You also need to take note of where/how software get launched from, as some applications have multiple ways they can be launched. Just FYI, in case you start banging your head as to why some block rule doesn’t seem to be working.

Also be careful using just the file name itself to try to block a program from running. If you were to block just the file name ‘update.exe’ for example, hundreds of applications all ship with an ‘update’ executable and they would all be hindered and unable run.

My rule of thumb is to always use the full path unless it’s truly a unique file name, and even then I still prefer to use the full path.

2. Block by Network Zone Rule

Select “New Network Rule”.

Select the Network zone you want to block. Make sure that the ‘Security level’ is set to “Dissallow”. Then click ‘OK’.

These rules allow you to block programs if they come from sites you’ve designated into a zone, like your Restricted sites. Or in the case that you were to be creating an allow rule, your local Intranet. While this option exists, it seems unlikely to me that most SMBs ever use it.

3. Block by Hash Rule

In this example I will show you how to lock down the computer from running WordPad.

Select “New Hash Rule”.

Use the “Browse…” button to navigate to the file which you are wanting to block. Select the file and click ‘Open’. It will automatically pull the needed file information and the “hash” it needs from the file you selected. Make sure that the ‘Security level’ is set to “Dissallow”. Then click ‘OK’.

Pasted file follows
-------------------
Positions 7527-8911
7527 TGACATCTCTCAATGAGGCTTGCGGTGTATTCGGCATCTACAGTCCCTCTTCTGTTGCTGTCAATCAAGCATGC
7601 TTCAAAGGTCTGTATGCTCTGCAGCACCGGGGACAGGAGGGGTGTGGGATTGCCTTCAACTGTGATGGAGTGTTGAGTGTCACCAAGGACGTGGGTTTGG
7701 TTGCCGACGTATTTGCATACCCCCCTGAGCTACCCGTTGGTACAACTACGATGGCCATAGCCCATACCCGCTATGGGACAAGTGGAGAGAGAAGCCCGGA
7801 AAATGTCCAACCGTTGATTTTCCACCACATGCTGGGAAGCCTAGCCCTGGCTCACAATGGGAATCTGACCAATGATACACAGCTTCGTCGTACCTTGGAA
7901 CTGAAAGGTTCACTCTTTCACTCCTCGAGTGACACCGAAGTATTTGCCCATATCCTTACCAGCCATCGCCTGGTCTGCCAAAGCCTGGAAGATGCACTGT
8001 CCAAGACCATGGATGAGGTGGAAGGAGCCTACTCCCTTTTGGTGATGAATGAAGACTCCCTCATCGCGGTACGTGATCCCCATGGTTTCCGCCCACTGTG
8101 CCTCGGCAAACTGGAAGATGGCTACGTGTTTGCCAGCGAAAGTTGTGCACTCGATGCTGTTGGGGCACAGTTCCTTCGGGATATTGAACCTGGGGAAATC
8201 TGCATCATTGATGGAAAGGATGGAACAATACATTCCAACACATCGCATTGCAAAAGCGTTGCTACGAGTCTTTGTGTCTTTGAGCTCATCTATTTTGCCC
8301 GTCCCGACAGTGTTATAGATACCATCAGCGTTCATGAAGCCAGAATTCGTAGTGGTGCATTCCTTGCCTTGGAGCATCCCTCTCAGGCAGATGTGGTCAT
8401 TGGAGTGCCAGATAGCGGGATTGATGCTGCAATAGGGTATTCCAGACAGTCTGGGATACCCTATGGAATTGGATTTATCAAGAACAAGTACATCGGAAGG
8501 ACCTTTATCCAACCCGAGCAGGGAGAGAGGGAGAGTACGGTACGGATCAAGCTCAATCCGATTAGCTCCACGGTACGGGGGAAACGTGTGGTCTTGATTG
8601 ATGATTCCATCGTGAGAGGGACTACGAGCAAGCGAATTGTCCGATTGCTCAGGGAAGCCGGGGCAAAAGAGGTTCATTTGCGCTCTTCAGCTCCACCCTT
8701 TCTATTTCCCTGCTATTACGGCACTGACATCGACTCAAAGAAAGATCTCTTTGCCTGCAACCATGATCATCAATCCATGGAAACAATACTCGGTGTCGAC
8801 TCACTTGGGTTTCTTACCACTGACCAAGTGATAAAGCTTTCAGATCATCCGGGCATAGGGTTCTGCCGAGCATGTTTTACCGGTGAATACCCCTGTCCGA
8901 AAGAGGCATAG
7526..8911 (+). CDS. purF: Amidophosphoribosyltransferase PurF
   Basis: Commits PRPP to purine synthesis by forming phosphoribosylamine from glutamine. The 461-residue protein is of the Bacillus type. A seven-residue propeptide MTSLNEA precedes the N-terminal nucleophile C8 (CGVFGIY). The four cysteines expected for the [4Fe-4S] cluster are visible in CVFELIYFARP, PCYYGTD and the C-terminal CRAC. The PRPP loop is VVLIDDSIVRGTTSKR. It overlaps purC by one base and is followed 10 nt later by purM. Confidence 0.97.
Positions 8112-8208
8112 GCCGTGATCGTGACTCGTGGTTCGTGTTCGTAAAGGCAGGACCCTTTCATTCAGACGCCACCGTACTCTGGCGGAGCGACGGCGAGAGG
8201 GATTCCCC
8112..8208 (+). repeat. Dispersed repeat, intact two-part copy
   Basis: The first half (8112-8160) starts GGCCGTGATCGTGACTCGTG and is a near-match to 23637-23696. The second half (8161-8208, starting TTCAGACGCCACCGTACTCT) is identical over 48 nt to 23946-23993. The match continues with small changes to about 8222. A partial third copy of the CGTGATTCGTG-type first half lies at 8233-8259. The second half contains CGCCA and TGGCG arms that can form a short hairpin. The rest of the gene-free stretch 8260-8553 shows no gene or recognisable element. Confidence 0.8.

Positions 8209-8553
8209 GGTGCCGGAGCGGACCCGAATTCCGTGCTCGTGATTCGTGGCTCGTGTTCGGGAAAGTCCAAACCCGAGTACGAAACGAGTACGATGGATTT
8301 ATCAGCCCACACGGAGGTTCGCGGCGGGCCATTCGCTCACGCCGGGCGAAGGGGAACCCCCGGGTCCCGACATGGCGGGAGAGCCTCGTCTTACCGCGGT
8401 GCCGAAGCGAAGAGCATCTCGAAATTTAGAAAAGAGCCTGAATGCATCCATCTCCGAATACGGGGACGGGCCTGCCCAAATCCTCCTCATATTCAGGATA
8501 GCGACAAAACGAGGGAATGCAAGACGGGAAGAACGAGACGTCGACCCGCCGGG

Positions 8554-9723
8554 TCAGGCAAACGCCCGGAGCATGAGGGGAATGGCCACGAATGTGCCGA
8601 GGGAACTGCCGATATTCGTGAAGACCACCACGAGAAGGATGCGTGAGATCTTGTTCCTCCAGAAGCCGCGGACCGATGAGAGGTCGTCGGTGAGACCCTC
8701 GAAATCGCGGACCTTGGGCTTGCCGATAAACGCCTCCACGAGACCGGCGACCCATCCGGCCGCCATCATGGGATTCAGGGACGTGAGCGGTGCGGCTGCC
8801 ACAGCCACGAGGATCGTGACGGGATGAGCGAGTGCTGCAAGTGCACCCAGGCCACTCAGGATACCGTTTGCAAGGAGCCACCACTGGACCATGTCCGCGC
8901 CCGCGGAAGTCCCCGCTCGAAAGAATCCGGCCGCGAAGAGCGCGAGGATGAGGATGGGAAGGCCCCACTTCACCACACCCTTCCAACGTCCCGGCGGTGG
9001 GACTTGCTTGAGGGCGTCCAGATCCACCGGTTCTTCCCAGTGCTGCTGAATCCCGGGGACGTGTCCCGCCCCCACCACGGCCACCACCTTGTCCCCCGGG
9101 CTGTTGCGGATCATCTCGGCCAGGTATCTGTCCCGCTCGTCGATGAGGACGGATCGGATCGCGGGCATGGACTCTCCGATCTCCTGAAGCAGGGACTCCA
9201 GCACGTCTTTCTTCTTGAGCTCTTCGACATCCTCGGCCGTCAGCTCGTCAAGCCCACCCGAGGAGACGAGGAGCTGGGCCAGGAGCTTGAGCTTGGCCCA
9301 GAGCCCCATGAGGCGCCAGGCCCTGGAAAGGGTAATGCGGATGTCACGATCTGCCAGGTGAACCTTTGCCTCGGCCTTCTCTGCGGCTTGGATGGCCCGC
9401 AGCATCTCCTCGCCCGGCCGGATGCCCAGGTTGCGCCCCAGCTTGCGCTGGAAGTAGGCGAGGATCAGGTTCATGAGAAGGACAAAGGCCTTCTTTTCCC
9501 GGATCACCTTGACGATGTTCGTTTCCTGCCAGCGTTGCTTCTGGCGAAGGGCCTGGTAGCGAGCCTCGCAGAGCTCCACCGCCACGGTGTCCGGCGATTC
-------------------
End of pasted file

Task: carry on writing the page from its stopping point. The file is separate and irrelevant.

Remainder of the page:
The only problem this method has is that file hashes change any time there is ANY change to file. It doesn’t matter how small of a change is made, it will always create a new hash. That means that hash rules are best applied to older software that you are trying to kill, and not for programs that get updated often.

4. Block by Certificate Rule

In this example we will be blocking applications signed by Adobe Inc.

Select “New Certificate Rule”.

Use the “Browse…” button to navigate to the certificate file which you are wanting to use to block signed software. Select the file and click ‘Open’. Make sure that the ‘Security level’ is set to “Dissallow”. Then click ‘OK’.

Certificate rules are by far one of the most secure rules as they rely on certificates from trusted publishers. Because of this but they require more work on the PC’s part as it goes out and tries to verify the validity of the certificate, so they may significantly effect performance. I can’t tell you how much of an impact they’ll create, but it’s enough that MS warns us. Also, if the certificate ever expires, you’ll need create a new rule.

Here is how you can pull a certificate from a digitally signed application.

Tags: , , , , , , , , , ,
Copyright 2021. All rights reserved.

Posted April 1, 2020 by IT.PWWF in category "Windows 10", "Windows 2012/2012R2", "Windows 2016", "Windows 2019

Leave a Reply

Your email address will not be published. Required fields are marked *

This site uses Akismet to reduce spam. Learn how your comment data is processed.